Acid dreams: the CIA, LSD, and the sixties rebellion

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Grove Press, 1985 - Social Science - 343 pages
35 Reviews
Acid Dreams is the complete social history of LSD and the counterculture it helped to define in the sixties. Martin Lee and Bruce Shlain's exhaustively researched and astonishing account -- part of it gleaned from secret government files -- tells how the CIA became obsessed with LSD as an espionage weapon during the early 1950s and launched a massive covert research program, in which countless unwitting citizens were used as guinea pigs. Though the CIA was intent on keeping the drug to itself, it ultimately couldn't prevent it from spreading into the popular culture; here LSD had a profound impact and helped spawn a political and social upheaval that changed the face of America. From the clandestine operations of the government to the escapades of Timothy Leary, Abbie Hoffman, Ken Kesey and his Merry Pranksters, Allen Ginsberg, and many others, Acid Dreams provides an important and entertaining account that goes to the heart of a turbulent period in our history. Book jacket.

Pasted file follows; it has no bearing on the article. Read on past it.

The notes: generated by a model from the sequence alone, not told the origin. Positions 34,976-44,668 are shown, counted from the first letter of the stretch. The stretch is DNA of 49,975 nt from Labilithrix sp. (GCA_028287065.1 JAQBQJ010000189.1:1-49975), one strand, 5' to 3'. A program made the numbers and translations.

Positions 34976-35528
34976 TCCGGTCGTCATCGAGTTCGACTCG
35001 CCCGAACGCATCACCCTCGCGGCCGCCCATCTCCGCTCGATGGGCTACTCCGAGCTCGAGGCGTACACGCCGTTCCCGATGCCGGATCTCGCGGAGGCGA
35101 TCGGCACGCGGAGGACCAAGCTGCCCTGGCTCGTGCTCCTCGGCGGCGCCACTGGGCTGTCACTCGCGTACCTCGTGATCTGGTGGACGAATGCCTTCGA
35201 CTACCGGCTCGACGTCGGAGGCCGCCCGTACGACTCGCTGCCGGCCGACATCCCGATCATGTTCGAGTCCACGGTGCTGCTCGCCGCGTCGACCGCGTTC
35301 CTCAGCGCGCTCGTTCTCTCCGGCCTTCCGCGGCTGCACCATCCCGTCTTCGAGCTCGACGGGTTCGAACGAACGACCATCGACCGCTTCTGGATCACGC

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Review: Acid Dreams: The CIA, LSD and the Sixties Rebellion

User Review  - Aubrey - Goodreads

This book will make you reconsider the seemingly outlandish accusations of conspiracy theorists towards government agencies. The LSD phenomena is traced from its beginnings in CIA and Army ... Read full review

Review: Acid Dreams: The CIA, LSD and the Sixties Rebellion

User Review  - Sean Brown - Goodreads

Interesting history of an interesting molecule. Read full review

Contents

IN THE BEGINNING THERE WAS MADNESS
3
PSYCHEDELIC PIONEERS
44
UNDER THE MUSHROOM OVER THE RAINBOW
71
Copyright

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